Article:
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Five years after electronic flaws caused the 2009 Red Line crash near Ft. Totten, the Washington Metro Area Transit Authority is planning to bring automatic train operation back to the Red Line.
Starting in early October, computers, through automatic train operation (ATO), will take over the task of driving six Red Line trains daily during non-peak hours. According to The Washington Post, all Red Line trains are supposed to be running on automatic train operation by March. Drivers will remain in the cab on ATO trains to ensure safety and smooth operations if the systems fail again.
Automatic train operation is a standard feature in most modernized public transit systems, but the 2009 crash and the subsequent upheaval, including the resignation of former General Manager John Catoe Jr., led Metro to re-adopt the use of manual train operations across all of Metro’s lines.
Many Metro consumers across all lines, including yours truly, have subsequently experienced more delays, jerkier rides and the constant cycle of weekend Red Line repairs, as profiled on Twitter and elsewhere.
In talking with the Post, Metro General Manager Richard Sarles said “Symbolically, it’s an important sign of all the work we’ve done over the last four or five years to bring the [transit] system back to where it should be.”
The benefits of automatic train operation include smoother driving, efficient use of speed, and the precise maintenance of distance between multiple trains traveling on one line. Drivers on ATO trains would mainly manage the doors, make announcements to passengers and make sure the tracks were clear in front of the otherwise automatic train. The shift to manual driving after 2009 had lead to a greater deal of consumer frustration over delays and increased wear, tear and energy consumption in the cars themselves.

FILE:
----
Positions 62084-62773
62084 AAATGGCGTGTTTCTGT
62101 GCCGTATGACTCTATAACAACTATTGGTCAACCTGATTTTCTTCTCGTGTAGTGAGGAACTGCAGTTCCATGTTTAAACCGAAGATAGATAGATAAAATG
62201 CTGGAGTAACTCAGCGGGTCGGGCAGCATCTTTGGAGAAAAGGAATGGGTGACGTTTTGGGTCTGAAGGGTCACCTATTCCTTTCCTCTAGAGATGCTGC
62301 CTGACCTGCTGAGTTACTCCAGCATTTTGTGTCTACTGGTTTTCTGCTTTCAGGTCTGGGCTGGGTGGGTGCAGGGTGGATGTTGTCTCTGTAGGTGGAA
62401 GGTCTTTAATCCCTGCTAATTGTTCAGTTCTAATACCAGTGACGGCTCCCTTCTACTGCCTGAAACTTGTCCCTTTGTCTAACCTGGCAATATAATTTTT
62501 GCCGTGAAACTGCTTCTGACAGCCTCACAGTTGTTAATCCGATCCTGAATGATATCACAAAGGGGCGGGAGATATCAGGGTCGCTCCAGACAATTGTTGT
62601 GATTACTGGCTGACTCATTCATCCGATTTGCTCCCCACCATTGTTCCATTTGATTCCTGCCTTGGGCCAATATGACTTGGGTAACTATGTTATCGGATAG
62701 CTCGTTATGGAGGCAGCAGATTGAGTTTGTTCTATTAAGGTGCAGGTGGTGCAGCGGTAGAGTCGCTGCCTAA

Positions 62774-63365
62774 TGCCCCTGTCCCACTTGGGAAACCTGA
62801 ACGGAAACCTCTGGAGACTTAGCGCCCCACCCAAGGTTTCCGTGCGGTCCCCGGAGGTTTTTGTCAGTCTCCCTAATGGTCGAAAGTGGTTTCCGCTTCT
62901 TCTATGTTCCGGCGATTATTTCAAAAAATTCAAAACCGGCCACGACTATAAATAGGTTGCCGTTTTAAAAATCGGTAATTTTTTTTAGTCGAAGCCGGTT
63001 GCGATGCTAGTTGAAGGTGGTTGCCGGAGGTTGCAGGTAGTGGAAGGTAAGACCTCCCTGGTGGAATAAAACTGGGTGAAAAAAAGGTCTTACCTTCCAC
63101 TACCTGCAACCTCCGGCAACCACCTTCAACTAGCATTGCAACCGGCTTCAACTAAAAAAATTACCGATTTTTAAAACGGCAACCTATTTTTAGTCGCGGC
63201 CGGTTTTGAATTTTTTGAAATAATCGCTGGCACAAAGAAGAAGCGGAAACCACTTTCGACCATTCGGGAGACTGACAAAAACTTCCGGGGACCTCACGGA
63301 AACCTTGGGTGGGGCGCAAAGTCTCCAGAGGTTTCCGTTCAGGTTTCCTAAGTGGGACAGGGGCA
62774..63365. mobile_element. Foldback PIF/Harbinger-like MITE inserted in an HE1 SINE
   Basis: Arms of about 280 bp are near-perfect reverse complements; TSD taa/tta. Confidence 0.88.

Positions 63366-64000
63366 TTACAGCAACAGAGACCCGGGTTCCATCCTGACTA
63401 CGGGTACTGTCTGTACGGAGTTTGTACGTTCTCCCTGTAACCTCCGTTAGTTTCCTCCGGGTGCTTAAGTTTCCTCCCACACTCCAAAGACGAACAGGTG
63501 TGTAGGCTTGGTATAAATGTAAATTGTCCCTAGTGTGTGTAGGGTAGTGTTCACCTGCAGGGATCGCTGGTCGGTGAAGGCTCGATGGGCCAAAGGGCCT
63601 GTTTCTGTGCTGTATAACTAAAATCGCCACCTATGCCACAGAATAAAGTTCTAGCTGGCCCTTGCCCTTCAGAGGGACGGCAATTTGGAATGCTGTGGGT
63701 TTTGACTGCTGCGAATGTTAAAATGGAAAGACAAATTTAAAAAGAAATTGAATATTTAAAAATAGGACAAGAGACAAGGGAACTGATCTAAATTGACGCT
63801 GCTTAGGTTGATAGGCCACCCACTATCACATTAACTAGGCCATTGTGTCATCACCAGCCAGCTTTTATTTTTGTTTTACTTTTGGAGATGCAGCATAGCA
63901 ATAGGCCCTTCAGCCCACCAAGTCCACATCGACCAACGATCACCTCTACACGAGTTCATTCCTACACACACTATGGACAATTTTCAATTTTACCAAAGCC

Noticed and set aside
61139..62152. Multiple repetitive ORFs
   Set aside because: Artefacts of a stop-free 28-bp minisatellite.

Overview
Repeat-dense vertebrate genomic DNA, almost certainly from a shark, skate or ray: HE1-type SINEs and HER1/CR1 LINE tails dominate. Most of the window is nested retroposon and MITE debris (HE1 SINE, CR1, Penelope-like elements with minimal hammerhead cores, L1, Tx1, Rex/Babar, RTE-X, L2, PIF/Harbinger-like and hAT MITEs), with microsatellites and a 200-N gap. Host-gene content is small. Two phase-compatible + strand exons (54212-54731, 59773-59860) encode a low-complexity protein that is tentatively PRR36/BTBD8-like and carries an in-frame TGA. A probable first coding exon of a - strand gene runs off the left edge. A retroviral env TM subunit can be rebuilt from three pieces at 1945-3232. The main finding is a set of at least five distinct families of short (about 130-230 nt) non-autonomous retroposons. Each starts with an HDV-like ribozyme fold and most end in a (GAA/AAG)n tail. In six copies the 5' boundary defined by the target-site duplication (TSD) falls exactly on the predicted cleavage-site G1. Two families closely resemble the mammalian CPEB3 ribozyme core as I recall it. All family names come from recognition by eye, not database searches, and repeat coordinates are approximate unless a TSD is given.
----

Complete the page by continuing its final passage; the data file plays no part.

The outdated modules, which transmitted data to on-train computers, were removed from the Red Line following the 2009 crash. Automatic train operation cannot begin on the other Metro lines until the remaining 711 old modules are replaced.
Officials, according to the Post, estimate this removal and replacement will be finished by 2017. In addition, because all of the other Metro lines share track with at least one other line, the resumption of ATO across the entire Metro will have to wait until the module removal is complete across all lines.
There are other complications as well. ATO was a feature of the Metro upon its opening in 1967, but hasn’t been present since 2009. Metro has a high enough level of employee turnover that only a few of Metro’s 600 train operators know how to operate the train alongside the computer. The rest had been hired sometime after the crash.
Automatic train operation will be implemented, at first, on six trains running on the Red Line during the non-peak hours, which include “weekdays from 9:30 a.m. to 3 p.m. and from 7 p.m. until the subway closes.”
Featured image from Shutterstock.com
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